Sumpter Valley Dredge State Heritage Area: Sumpter, Oregon

In the middle of the 19th century, all around our newly established state, people began discovering gold. The southern Oregon gold rush in Josephine County began in the 1850s, Bohemia Johnson discovered gold in the Bohemia mines in 1863, and the town of Canyon City in eastern Oregon swelled to a population of 10,000 (larger than Portland at the time) once gold was discovered there. Further east, in the town of Sumpter, gold was discovered in 1862. Mining for gold in Sumpter happened very … [Read more...]

Wigwam Memories: Swisshome

"Daddy, Ed, and I spent an hour or two pulling slab wood off the Erskine sawmill conveyor belt leading  to their wigwam burner," writes Joe Moreland in A Place to Rest My Head, his memoir about growing up in the coast range after WWII. Needing to build a chicken coop, they drove to Swisshome one evening to get scrap wood from the sawmill. Joe writes: "... in those days, every mill had a burner. The whole region was covered with an acrid, blue haze from the burning scrap. Slab wood that Daddy … [Read more...]

Lost Towns: Lane County Historical Museum Exhibit

In the days before log trucks, automation, or heli-logging, sawmills were built closer to the woods. Here in south Lane County, they sprang up along the O&SE Rail line (now the Row River Trail) to take advantage of the railroad. In some instances, whole communities would surround the mill, like the sawmill at Prune Hill. When I think of early sawmills, I usually think of teams of guys working big saws or riding logs in the mill ponds. With those men, though, came families. Women worked in … [Read more...]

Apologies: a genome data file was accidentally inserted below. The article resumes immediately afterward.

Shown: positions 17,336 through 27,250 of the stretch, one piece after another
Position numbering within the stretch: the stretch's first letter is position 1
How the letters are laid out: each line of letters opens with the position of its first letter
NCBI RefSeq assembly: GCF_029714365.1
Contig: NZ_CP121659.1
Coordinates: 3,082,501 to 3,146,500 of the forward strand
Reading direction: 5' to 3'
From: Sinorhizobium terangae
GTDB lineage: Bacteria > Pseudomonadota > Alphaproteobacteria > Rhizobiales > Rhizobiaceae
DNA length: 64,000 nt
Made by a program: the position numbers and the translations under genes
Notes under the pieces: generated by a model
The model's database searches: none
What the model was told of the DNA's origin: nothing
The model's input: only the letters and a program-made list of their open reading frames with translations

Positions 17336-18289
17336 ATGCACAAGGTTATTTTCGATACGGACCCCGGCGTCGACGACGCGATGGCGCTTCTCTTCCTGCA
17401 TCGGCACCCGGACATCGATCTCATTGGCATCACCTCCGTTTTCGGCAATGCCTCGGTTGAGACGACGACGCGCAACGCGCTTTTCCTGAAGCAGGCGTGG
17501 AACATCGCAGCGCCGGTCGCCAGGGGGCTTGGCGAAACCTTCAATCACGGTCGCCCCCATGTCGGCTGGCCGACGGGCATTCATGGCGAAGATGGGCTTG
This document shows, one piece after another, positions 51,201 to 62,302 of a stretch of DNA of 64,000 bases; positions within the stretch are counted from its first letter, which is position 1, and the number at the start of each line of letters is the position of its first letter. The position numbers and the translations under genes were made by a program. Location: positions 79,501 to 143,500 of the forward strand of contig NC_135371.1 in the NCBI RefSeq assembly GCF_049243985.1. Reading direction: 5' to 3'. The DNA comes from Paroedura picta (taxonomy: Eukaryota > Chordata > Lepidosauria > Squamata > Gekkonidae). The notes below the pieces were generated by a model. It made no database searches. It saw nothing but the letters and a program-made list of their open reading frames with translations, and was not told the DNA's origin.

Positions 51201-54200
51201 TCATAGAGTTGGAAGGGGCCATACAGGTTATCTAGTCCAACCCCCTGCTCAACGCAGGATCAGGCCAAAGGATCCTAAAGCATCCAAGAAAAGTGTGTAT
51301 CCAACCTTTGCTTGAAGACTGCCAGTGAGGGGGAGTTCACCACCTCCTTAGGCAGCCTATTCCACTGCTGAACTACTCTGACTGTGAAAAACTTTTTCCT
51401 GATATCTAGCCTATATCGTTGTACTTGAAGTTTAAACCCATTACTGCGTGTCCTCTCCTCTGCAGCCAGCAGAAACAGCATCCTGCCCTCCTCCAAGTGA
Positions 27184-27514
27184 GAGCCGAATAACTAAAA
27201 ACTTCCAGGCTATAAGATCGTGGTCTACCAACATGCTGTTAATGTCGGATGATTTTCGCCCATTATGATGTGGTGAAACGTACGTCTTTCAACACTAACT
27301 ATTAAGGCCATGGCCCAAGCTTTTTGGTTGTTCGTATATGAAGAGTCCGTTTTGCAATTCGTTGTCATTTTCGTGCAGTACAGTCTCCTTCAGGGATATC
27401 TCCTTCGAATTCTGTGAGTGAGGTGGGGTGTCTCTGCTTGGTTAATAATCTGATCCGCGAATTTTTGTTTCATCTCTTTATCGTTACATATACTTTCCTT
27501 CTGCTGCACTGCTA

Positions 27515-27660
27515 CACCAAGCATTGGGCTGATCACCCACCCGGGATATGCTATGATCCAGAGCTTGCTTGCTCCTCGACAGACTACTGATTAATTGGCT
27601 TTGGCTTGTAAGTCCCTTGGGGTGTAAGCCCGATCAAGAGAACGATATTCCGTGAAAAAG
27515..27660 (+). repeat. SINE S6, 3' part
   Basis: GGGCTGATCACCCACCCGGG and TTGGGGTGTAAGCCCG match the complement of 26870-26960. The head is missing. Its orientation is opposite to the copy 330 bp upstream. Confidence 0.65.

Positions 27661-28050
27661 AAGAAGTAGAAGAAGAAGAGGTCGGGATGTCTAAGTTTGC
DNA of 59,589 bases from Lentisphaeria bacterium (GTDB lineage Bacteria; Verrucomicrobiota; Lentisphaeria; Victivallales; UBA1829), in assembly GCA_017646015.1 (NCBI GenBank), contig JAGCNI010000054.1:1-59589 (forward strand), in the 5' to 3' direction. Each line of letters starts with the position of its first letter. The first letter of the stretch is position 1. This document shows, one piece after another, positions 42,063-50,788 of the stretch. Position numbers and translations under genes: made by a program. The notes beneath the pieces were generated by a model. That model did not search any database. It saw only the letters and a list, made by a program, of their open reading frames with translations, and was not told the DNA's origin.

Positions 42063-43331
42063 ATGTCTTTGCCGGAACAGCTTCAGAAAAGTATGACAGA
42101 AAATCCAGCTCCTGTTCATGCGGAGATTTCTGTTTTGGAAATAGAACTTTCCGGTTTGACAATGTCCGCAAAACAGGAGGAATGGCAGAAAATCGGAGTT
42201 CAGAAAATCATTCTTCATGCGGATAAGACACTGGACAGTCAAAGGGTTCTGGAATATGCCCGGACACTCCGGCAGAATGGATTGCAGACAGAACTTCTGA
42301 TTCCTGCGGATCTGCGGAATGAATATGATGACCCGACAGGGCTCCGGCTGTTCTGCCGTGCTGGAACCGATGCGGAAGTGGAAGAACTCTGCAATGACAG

Luper Cemetery: Eugene

Just north of Eugene, surrounded by farmland, is one of the oldest pioneer cemeteries in the southern Willamette Valley, Luper Cemetery. I love wandering through old graveyards, looking at the headstones, and piecing together the family relationships. I wonder about these people's lives and history and I enjoy the markers their families had created for them. In this regard, Luper Cemetery makes for a great visit. Luper Cemetery was established in the mid-1850s with over half of the … [Read more...]

Connecting the Present to the Past: History Here, Eugene

As traffic streams by along West 11th in Eugene, four brick workers from the J. Marsh Martin brickyard silently observe the bustle from their poster adhered to a metal utility box. Three feet wide by four-and-a-half feet tall, the poster is basically a large photograph with a brief description of the people and places within it. Taken in 1908, the photograph shows the men going about their daily lives making bricks for building local homes, yet at the same time, establishing the history for this … [Read more...]